Known for her contemporary portraits of Chinese women, renowned Chinese artist Yu Hong teamed up with jeweler Tiffany & Co. recently to create a series of portraits to promote the company’s key-shaped jewelry. Featuring Yu’s specially created portraits of famous female personalities such as actress Zhang Ziyi, professional tennis player Li Na, and singer Li Yuchun, the collaboration focuses on the concept of “unlocking the possibilities.”
Hong seeks to forge a relationship between Tiffany’s keys and the audience by connecting the everyday experience of people in China with the stars she paints. In one released promotional video, Zhang Ziyi talks about her fears of failing as an actress, and a phenomenon common to many Chinese people growing up: latchkey children (yaoshier 钥匙儿), or children of working parents who come back from school to an empty house.
“For my generation growing up in China, the key is very familiar,” says Zhang in the video. “We would each have a string and a key to go home.” She then talks about how keys are symbolic in Chinese culture to unlocking possibilities.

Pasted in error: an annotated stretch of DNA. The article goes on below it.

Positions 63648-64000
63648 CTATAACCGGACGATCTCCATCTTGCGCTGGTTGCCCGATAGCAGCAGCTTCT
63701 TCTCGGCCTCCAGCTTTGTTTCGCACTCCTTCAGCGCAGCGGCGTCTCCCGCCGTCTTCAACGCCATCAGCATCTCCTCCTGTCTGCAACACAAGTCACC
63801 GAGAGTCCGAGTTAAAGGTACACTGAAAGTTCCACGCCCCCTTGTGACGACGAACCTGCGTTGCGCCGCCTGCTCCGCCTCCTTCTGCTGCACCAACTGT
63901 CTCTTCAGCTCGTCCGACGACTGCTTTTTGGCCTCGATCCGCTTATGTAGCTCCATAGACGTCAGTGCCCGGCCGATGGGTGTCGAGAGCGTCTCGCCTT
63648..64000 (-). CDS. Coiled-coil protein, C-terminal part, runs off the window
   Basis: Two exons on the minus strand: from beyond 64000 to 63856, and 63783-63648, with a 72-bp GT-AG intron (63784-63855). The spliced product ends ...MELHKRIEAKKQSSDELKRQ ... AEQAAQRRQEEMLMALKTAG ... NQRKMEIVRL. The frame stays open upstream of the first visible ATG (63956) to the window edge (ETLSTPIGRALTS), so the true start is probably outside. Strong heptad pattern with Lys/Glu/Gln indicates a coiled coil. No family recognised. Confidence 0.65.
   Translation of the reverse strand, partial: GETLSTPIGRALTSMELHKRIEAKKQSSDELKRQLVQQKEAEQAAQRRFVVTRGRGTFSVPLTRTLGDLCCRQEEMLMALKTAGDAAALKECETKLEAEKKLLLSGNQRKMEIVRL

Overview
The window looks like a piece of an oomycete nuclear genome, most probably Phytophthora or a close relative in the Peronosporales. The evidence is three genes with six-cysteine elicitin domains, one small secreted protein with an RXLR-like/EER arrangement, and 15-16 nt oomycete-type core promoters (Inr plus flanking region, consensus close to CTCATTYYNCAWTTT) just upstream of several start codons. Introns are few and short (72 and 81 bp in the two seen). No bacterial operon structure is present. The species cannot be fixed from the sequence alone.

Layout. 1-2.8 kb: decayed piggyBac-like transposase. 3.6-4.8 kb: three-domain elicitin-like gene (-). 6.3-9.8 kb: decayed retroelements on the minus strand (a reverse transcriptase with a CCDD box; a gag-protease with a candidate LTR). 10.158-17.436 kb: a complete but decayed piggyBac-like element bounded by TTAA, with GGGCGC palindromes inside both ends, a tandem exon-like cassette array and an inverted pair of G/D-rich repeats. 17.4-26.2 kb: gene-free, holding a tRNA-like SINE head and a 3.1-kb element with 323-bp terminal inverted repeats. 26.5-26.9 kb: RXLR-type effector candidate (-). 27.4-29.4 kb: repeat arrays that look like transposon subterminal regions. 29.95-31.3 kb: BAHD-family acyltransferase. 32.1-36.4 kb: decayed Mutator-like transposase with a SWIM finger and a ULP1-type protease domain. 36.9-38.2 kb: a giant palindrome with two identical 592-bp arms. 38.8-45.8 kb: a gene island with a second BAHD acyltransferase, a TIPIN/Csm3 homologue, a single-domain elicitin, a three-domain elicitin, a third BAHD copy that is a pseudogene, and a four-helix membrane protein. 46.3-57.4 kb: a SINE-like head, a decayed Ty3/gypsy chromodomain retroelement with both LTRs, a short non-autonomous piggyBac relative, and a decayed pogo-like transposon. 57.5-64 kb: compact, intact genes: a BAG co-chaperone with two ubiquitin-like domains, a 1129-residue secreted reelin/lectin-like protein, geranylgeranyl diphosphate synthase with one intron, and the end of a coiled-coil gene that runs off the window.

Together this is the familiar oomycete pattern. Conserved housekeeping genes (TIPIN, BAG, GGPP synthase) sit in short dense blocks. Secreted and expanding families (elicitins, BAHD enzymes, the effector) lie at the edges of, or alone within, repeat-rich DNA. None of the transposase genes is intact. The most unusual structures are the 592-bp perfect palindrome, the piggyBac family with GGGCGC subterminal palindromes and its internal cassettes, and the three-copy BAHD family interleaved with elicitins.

Luxury brands have crossed paths with art many times to reach out to Chinese consumer through collaborations with local artists or supporting the local arts scene. Tiffany has previously partnered with Chinese composer Tan Dun to appeal to affluent consumers through classical music. Italian roaster illy commissioned the efforts of Chinese artist Liu Wei to design special-edition cans and cups last year, and Swiss watchmaker Swatch has teamed up with photographers Birdhead. Dior enlisted several contemporary Chinese artists to create pieces for an art exhibit. Bottega Veneta provided a public platform for local artists with an exhibition space in one of its Shanghai boutiques, and Hugo Boss launched a Hugo Boss Asian Art Award to reward emerging artists who have made great contributions to the Chinese art world.